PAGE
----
Much like Super Mario Galaxy's Toy Time Galaxy, this level of Paper Mario's 4th chapter can best be described as a concept of being both cheerful and delightful. You may have to do sluggish things like go in and out of the toy box to return valuables to other citizens (all of which were stolen by a bunch of thieving Shy Guys) from Shy Guy's Toy Box in Toad Town like Tayce T.'s frying pan for a cake to feed to Gourmet Guy, or even return things like a calculator back to Rowf and Rhuff at their badge shop, and Russ T.'s dictionary just for more Star Pieces, but all in all, going in and out of the box from time to time is worth it just to complete more of the actual game. The great thing about this chapter is the creativity around each station you travel around via the toy train you get from Harry T. in his storehouse in his shop cause each station you stop by in the toy box truly has a wide variety of clever design (from slot machines to rising plaforms etc.).

The chapter's two bosses the Big Lantern Ghost and General Guy (along with the opitional Anti Guy at the first station who guards the chest to one of the Power Plus badges) were both pretty clever and fun to fight, but the great thing about defeating the Ghost was the partner (who has to be the best the game offers you that) you get afterward; a little sparky named Watt (though it's completely confusing as to which gender Watt is much like Thousand-Year Door's Chapter 1 boss Hooktail). Watt comes in very handy when it comes to both combat and when searching for hidden blocks that can only be found with a little hint of light. And it's no wonder that such a good partner comes from a pretty good chapter. With plenty of great puzzles to solve, two good boss fights (with an optional one towards the very beginning of course), awesome layout, and every other good thing I mentioned about it, Trails in the Toy Box just goes to show that Mario can be as kid friendly as you'd always view him.

 Chapter 8
→ Final Chapter ←

Would it be cheating if I instantly gave this the top spot just and only for the game's final boss? With all due respect, I'd say sort of. Because I really can't look at just one thing in a chapter that stands out. I can tell you though that this final chapter is by no means terrible. Exploring Bowser's Castle before reaching Peach's feels like actual buildup to the final boss of Mario's arch-nemesis and does give you that feel that you should prepare for an intense and epic face off with the great and evil Koopa King. All of the puzzles and challenges against Bowser's minions in his castle before reaching Peach's all felt like the perfect kind of buildup to the final boss fight with the King of Koopas himself, and thank graciousness that this is also supposed to be both the 6th and last time time you ever fight Jr. Troopa, the first boss/enemy you actually defeat in the game, whom you also love to hate.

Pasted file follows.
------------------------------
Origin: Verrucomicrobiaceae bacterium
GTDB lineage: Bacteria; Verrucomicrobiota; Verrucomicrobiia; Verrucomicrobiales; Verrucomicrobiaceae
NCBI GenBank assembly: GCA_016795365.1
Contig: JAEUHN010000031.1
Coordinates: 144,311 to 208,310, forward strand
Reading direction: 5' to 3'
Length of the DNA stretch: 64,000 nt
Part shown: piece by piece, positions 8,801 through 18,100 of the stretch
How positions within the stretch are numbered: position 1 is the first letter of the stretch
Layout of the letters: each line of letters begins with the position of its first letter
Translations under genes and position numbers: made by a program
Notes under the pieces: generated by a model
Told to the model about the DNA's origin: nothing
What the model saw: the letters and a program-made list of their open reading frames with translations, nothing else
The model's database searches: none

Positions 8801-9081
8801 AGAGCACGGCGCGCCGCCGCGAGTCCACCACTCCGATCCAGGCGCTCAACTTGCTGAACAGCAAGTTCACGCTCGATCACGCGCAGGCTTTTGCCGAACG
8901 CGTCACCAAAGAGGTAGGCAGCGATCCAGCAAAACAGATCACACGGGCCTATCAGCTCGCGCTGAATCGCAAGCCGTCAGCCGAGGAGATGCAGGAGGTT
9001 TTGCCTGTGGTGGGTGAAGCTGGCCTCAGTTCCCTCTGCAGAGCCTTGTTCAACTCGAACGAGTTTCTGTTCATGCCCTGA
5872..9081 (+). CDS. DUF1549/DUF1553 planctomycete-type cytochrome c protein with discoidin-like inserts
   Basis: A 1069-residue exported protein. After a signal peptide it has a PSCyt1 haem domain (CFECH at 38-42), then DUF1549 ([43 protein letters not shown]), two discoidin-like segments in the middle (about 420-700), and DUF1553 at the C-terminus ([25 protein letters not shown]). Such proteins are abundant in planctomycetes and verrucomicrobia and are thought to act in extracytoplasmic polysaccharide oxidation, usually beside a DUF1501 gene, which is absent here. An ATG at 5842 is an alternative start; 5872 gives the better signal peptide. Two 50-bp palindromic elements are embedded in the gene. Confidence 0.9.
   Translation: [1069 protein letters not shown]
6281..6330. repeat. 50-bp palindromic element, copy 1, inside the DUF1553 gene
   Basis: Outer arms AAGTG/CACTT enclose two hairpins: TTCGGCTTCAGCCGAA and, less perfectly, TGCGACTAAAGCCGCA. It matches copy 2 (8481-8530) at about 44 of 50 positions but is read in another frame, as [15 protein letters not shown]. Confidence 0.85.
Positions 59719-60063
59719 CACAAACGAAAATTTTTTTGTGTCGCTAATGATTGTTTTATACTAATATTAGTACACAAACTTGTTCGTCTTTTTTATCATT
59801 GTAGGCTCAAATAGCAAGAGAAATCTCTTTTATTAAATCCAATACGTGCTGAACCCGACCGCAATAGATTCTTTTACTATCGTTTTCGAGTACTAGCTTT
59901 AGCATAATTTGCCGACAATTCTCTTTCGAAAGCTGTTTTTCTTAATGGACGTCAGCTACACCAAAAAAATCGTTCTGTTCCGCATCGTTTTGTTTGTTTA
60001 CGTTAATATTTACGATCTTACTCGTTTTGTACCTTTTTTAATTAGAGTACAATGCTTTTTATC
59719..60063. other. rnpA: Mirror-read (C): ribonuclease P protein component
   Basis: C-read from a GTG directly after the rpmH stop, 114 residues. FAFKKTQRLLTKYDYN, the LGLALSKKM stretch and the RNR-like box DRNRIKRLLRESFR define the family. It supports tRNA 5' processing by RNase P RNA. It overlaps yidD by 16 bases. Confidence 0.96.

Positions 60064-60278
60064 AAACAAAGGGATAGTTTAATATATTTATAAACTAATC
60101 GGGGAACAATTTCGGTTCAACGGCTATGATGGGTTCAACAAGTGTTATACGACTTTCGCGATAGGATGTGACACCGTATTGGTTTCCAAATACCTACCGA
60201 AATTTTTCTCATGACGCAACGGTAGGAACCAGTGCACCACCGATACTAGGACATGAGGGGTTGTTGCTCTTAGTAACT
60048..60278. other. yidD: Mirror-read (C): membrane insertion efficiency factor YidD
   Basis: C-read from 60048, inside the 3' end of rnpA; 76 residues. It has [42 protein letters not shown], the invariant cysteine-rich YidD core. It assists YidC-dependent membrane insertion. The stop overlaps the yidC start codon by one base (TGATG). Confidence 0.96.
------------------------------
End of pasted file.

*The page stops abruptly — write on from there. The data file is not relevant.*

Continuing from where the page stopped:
It's a majorly epically climatic and stellar conclusion to the game with some awesome music inserted in, and thanks mind-blowing puzzles, epic boss battles (especially Bowser's final phase), and excellent pacing all add up to a chapter that will test you, haunt you, stun you, and most importantly, it will entertain you. Nuff said.

Chapter 7

Some may call it the best of the game, but for me, A Star Spirit on Ice is only a close second, but that's not to say it's completely bad. Like the previous chapter before it, ASSoI is an excellent chapter thanks to its beautiful and gorgeous environments of snow and ice - especially the Crystal Palace. The story of the chapter sees Mario at first trying to clear his name of a sudden murdering of the mayor that he's instantly blamed for, then eventually traveling down the icy road to Starborn Valley where he meets another wizard named Merle (Merlon's son) to learn the secrets and true of the Crystal Palace where along the way in Shiver Mountain, Mario also runs into Merlon the Wizard's ancestor Madam Merlar to learn even more about the secrets of the Crystal Palace and what lies ahead. What follows is Mario accessing his way to the palace with a placed Star Stone in the mountain to make his way to the palace and eventually having to fight off enemies like duplighosts and White Clubbas, all while leading his way up to the Crystal King to save the last Star Spirit; Kalmar.

Finding your way throughout the palace to solve puzzles throughout the palace, and fighting probably the most challenging boss in the game at the end of it only makes this heartfelt chapter more fun as to giving a really high spot on this Worst to Best. And let's not forget that it may be hard for you to tell between your partners when their are numerous duplighosts impersonating them, and there's even a boss made of several other protective star kids known as Monstar before you reach Starborn Valley - not to mention this is the 5th time you'll fight Jr. Troopa. I really hope you leveled up if you're a newbie, cause this chapter will challenge you so much (even if you're already an expert).